Client Success Story #2:
Low Morale in a Non-Profit Organization
A successful, well known mid-sized non-profit had nearly doubled in size in the past year to well over 100 employees, and had gone through significant leadership changes. They struggled with low morale and a lack of confidence and support of the new Executive Director (who replaced a well liked, but ineffective ED). They were also experiencing numerous employee relations issues seriously affecting the organization’s effectiveness in the community.
I was brought in by the Board of Directors’ Personnel Committee to discuss the issues brought forward by numerous employees and from the Executive Director. Recent changes in leadership and the expanded direction of the organization, coupled with little communication made employees very unhappy. There were several apparent issues we identified: increased turnover; lack of good communication channels, coupled with misinformation and gossip; young, inexperienced managers making uninformed decisions and appearing to play favorites; and virtually no skilled onsite Human Resources staff or support of the organization.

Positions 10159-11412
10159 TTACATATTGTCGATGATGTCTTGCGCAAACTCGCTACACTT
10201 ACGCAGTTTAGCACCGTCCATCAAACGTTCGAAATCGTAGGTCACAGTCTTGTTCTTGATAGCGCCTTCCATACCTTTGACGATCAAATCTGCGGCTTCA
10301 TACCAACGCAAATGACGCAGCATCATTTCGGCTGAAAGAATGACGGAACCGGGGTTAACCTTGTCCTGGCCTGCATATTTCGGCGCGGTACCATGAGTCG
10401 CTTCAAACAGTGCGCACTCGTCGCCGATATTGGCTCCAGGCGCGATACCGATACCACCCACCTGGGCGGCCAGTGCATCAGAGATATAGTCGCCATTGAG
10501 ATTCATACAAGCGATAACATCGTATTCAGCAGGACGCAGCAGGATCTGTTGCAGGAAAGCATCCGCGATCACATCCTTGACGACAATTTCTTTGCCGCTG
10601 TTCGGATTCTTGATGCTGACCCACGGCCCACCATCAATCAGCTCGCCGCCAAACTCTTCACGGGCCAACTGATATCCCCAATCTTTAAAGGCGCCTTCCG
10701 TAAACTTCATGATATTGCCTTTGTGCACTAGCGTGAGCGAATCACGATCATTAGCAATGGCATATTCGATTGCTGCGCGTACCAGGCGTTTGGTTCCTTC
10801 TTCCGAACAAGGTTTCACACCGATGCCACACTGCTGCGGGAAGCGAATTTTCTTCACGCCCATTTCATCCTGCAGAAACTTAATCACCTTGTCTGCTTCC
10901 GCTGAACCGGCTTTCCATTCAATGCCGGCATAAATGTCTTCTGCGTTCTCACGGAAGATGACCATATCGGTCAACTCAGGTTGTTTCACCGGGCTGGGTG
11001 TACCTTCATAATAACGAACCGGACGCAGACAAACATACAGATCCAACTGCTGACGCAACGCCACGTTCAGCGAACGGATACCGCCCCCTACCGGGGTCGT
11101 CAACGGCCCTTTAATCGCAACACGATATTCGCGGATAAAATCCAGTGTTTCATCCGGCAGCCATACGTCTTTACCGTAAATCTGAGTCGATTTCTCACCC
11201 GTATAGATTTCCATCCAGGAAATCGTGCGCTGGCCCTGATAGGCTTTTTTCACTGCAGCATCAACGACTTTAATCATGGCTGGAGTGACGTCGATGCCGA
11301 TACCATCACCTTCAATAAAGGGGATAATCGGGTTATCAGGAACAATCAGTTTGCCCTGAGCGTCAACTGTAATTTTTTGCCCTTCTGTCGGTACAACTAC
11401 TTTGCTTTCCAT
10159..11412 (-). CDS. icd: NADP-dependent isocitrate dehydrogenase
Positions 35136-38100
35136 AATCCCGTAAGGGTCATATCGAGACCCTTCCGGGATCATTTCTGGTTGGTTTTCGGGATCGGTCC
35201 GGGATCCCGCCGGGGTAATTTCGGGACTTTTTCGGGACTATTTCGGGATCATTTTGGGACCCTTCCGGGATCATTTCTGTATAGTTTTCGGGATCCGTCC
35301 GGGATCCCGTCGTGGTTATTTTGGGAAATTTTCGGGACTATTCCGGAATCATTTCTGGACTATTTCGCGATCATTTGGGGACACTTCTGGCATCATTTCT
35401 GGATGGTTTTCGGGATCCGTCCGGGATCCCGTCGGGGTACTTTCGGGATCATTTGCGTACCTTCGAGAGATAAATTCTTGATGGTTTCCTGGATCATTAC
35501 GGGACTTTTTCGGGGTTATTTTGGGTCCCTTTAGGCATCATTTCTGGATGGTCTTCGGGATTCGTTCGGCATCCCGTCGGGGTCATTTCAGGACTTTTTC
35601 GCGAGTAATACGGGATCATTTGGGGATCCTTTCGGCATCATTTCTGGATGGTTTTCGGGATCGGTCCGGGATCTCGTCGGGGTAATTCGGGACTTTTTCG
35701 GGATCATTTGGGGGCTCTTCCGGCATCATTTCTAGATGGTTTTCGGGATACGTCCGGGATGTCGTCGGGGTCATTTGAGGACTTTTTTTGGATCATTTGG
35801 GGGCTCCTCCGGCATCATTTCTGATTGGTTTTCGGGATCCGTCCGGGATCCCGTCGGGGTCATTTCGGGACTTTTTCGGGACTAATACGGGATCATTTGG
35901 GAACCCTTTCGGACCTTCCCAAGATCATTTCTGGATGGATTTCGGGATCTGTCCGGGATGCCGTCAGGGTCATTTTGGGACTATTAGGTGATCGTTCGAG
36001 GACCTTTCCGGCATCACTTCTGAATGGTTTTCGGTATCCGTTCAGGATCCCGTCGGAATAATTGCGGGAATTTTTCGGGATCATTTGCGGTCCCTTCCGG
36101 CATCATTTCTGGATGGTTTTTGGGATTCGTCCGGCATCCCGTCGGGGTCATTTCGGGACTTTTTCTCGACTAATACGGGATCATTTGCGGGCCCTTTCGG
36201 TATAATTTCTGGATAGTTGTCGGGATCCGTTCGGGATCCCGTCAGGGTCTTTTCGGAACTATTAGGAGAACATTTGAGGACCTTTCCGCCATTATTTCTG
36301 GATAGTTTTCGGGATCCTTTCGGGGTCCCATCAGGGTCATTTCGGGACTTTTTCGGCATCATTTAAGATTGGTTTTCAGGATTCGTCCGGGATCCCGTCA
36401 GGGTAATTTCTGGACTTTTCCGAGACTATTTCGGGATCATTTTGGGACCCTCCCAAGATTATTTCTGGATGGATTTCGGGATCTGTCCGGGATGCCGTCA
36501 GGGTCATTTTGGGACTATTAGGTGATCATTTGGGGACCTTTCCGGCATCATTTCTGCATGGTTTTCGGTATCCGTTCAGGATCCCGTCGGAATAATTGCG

How we helped:
- We met with the Board’s Personnel Committee, Executive Director, as well as several key managers to understand the company culture, practices and the President’s pay philosophy, and clarify issues.
- We reviewed trends in turnover over the past several years, as well as other indicators available.
- We customized an Employee Climate Survey (and process) to be given online which assured anonymity to the participants.
- We evaluated and reported the responses (both quantifiable and qualitative comments) in an easily understood format.
- We communicated the results honestly to the Senior Management, Board, Managers, and entire staff.
- Together, we created a plan of action with all stakeholders giving clear metrics. Action was taken on high priority items.
For the next 6 years, each annual Employee Climate Survey has shown improvement in several areas.
Improvement in morale, as reflected in lower unwanted turnover, reduced absenteeism, and fewer serious employee relations issues.
Hiring a full time Human Resources professional has helped create a more open and trusting environment. (This is also seen in a higher percentage of survey participants completing the survey year over year.)
Supervisory and staff training for key areas has improved the managers’ effectiveness and confidence in working with their staff.